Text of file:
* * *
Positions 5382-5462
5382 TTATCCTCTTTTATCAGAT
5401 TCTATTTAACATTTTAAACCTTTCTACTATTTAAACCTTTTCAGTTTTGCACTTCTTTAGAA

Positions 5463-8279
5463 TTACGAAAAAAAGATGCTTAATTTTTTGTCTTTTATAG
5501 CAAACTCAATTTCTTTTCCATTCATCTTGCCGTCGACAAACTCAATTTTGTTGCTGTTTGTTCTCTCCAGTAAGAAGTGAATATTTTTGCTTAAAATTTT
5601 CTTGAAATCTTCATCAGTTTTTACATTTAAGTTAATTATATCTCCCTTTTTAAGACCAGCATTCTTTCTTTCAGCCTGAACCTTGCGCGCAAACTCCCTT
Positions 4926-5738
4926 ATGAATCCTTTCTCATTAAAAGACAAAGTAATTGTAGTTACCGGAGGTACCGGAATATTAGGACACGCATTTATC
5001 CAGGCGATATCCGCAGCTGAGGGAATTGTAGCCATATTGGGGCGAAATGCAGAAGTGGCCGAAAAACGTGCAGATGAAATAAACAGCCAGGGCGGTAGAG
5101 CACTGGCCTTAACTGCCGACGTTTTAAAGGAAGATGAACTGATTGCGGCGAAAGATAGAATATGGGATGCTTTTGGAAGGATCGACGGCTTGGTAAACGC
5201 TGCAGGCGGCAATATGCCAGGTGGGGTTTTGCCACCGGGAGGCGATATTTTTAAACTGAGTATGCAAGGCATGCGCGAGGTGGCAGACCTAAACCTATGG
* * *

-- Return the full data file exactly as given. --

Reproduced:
Positions 5382-5462
5382 TTATCCTCTTTTATCAGAT
5401 TCTATTTAACATTTTAAACCTTTCTACTATTTAAACCTTTTCAGTTTTGCACTTCTTTAGAA

Positions 5463-8279
5463 TTACGAAAAAAAGATGCTTAATTTTTTGTCTTTTATAG
5501 CAAACTCAATTTCTTTTCCATTCATCTTGCCGTCGACAAACTCAATTTTGTTGCTGTTTGTTCTCTCCAGTAAGAAGTGAATATTTTTGCTTAAAATTTT
5601 CTTGAAATCTTCATCAGTTTTTACATTTAAGTTAATTATATCTCCCTTTTTAAGACCAGCATTCTTTCTTTCAGCCTGAACCTTGCGCGCAAACTCCCTT
Positions 4926-5738
4926 ATGAATCCTTTCTCATTAAAAGACAAAGTAATTGTAGTTACCGGAGGTACCGGAATATTAGGACACGCATTTATC
5001 CAGGCGATATCCGCAGCTGAGGGAATTGTAGCCATATTGGGGCGAAATGCAGAAGTGGCCGAAAAACGTGCAGATGAAATAAACAGCCAGGGCGGTAGAG
5101 CACTGGCCTTAACTGCCGACGTTTTAAAGGAAGATGAACTGATTGCGGCGAAAGATAGAATATGGGATGCTTTTGGAAGGATCGACGGCTTGGTAAACGC
5201 TGCAGGCGGCAATATGCCAGGTGGGGTTTTGCCACCGGGAGGCGATATTTTTAAACTGAGTATGCAAGGCATGCGCGAGGTGGCAGACCTAAACCTATGG